Army Sgt. Diana Sandoval, a combat medic specialist with the 25th Infantry Division, gives a COVID-19 vaccine during a community shot clinic at the University of Guam in Mangilao, April 16, 2021.

Army Sgt. Diana Sandoval, a combat medic specialist with the 25th Infantry Division, gives a COVID-19 vaccine during a community shot clinic at the University of Guam in Mangilao, April 16, 2021. (MacAdam Kane Weissman/U.S. Navy)

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Guam has put a plan to relax public health restrictions on hold following three recent deaths from COVID-19, the coronavirus respiratory disease.

Meanwhile, many restrictions remain in effect for service members in the U.S. territory, though many have been allowed to patronize local bars and restaurants, albeit in limited numbers, since early spring.

On May 3, a 59-year-old man became Guam’s 137th COVID-19 fatality and its first since March 13, according to the island’s Joint Information Center. The following evening, a 70-year-old man died, followed hours later by a 54-year-old man.

None of the men, who all had underlying health conditions, were vaccinated, Gov. Lou Leon Guerrero said in a statement Thursday.

“Our grief continues as we mourn the loss of another to COVID-19,” she said. “In order to overcome this pandemic, all of us must do what we can to prevent further spread.”

On Tuesday, Guerrero announced she would not ease restrictions, as planned, though Guam had succeeded in its Path to Half campaign to vaccinate half the island’s population. Though it allows most activities, Guam’s public health emergency mandates social distancing and mask wearing and requires bars and taverns to operate at 50% capacity.

By Wednesday, 68,596 of the island’s 169,000 people were fully vaccinated, according to the information center. Nearly 133,000 doses have been administered.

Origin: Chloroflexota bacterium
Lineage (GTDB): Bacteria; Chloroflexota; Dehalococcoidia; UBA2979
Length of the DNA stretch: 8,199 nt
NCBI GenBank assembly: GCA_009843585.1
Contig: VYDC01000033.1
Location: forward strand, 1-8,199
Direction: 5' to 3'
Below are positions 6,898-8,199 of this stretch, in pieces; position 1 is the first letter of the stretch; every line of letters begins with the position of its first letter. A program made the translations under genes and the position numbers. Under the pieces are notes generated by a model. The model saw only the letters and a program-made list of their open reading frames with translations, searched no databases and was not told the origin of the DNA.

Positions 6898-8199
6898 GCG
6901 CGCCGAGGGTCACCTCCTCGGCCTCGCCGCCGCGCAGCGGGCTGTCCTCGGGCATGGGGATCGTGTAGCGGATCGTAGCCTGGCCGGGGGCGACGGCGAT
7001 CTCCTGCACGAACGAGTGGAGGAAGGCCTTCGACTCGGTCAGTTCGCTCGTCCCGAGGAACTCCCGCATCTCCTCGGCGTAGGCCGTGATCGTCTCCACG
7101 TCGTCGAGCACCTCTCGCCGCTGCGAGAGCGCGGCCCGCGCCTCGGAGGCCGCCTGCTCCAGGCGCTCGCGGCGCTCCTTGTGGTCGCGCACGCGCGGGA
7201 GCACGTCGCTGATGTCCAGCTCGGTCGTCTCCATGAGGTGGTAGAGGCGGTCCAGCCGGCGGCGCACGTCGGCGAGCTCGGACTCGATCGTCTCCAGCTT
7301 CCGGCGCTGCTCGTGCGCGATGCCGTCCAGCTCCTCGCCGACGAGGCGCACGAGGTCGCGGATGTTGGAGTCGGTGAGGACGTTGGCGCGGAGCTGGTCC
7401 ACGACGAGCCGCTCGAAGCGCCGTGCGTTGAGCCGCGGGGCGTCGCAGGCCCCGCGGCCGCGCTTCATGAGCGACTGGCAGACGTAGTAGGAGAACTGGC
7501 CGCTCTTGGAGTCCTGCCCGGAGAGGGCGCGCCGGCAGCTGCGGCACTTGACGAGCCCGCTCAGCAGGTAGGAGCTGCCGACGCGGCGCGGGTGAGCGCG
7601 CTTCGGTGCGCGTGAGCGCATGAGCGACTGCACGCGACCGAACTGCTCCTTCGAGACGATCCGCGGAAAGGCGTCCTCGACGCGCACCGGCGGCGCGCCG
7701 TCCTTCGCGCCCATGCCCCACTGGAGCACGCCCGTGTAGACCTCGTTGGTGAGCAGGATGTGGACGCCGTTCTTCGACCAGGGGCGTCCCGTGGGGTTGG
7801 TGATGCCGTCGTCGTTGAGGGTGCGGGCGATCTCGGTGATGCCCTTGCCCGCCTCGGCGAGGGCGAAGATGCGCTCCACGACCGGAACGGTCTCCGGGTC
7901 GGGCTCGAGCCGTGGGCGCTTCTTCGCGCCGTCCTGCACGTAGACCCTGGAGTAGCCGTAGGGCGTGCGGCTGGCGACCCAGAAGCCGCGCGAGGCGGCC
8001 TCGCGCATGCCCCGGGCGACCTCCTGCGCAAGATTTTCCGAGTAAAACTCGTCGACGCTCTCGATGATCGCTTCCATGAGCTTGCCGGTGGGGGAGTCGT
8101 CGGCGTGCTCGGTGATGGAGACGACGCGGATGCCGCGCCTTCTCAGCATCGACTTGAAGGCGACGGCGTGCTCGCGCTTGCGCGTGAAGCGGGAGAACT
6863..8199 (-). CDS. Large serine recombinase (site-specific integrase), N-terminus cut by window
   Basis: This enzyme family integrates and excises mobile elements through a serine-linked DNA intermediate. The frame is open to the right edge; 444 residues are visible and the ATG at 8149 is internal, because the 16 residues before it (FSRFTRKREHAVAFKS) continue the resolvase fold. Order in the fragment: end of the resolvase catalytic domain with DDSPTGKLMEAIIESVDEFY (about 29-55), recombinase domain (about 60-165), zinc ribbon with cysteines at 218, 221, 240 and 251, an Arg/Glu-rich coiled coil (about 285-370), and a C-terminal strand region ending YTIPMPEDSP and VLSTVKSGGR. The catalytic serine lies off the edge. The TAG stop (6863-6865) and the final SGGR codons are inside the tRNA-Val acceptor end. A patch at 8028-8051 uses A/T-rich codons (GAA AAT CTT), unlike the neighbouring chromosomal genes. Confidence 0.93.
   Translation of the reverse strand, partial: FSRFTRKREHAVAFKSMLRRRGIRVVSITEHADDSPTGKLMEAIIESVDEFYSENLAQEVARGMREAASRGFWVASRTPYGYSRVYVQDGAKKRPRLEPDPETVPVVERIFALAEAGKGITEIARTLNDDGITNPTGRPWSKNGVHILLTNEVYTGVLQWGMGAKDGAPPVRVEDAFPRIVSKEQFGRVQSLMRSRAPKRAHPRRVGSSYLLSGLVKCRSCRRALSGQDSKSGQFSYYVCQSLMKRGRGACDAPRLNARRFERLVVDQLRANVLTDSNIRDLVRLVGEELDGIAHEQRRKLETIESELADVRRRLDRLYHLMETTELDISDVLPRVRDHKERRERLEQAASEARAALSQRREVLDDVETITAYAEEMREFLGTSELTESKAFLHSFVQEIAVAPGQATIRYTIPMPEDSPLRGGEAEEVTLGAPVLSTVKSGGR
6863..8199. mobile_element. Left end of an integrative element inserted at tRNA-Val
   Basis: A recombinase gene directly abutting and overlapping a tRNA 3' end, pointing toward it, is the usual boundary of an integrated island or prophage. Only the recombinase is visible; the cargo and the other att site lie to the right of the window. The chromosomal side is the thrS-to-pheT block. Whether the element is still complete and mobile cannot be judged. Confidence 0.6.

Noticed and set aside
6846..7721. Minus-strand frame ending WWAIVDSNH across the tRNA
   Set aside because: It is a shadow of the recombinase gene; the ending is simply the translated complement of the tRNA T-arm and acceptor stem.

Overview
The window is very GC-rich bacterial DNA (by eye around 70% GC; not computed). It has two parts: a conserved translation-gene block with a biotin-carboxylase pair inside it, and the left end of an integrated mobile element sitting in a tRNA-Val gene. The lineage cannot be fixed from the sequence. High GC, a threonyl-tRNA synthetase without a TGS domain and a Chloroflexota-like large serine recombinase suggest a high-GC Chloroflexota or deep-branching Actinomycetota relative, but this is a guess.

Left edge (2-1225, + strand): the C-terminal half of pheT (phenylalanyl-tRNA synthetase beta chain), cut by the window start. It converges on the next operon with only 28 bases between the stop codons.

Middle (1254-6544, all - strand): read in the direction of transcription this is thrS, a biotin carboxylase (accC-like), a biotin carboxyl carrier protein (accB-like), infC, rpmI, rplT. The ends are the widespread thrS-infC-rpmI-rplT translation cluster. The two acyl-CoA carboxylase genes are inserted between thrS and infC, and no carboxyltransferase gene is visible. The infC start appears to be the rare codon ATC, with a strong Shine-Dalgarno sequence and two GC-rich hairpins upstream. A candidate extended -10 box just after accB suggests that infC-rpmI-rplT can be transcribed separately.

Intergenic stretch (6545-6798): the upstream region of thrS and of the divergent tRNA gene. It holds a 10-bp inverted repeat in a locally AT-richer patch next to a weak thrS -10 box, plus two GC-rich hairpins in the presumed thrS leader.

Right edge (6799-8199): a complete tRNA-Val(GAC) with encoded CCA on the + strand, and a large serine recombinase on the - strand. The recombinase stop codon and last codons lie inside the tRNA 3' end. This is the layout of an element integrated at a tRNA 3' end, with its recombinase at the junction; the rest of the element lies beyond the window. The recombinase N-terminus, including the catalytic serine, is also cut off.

“While we have achieved our Path to Half goal, it was prudent that we keep our strict quarantine protocols in place to continue to protect our community against this deadly virus and its variants,” Guerrero said.

Guam’s next goal is to inoculate 80% of the population in an initiative called Operation Liberate Guam. Guerrero urged people to get vaccinated.

“Vaccines save lives,” she said in her Tuesday statement.

Guam has recorded 8,020 COVID-19 cases during the pandemic, according to the information center. However, the island has been making strides toward normalcy.

Some service members on Guam have been able to visit bars and restaurants since March 19, according to an order by Rear Adm. John Menoni, commander of Joint Region Marianas, and 36th Wing commander Brig. Gen. Jeremy Sloane. Services then set their own group size limits, 25 or less for airmen and 15 or less for sailors, according to an email Friday from the 36th Wing.

Social gatherings in the surrounding communities are also permitted, according to the order, which applies to all Navy, Marine Corps, Air Force and Coast Guard personnel on Guam, joint region spokesman Lt. Cmdr. Rick Moore told Stars and Stripes via email Friday.

However, unit commanders have the authority to impose further restrictions. For example, airmen may participate in indoor team sports, but sailors may not, the 36th Wing said.

In all cases, the familiar public health measures remain in effect: wearing masks, maintaining social distance and frequently washing hands, Moore said. Twitter: @MatthewMBurke1

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Matthew M. Burke has been reporting from Grafenwoehr, Germany, for Stars and Stripes since 2024. The Massachusetts native and UMass Amherst alumnus previously covered Okinawa, Sasebo Naval Base and Marine Corps Air Station Iwakuni, Japan, for the news organization. His work has also appeared in the Boston Globe, Cape Cod Times and other publications.

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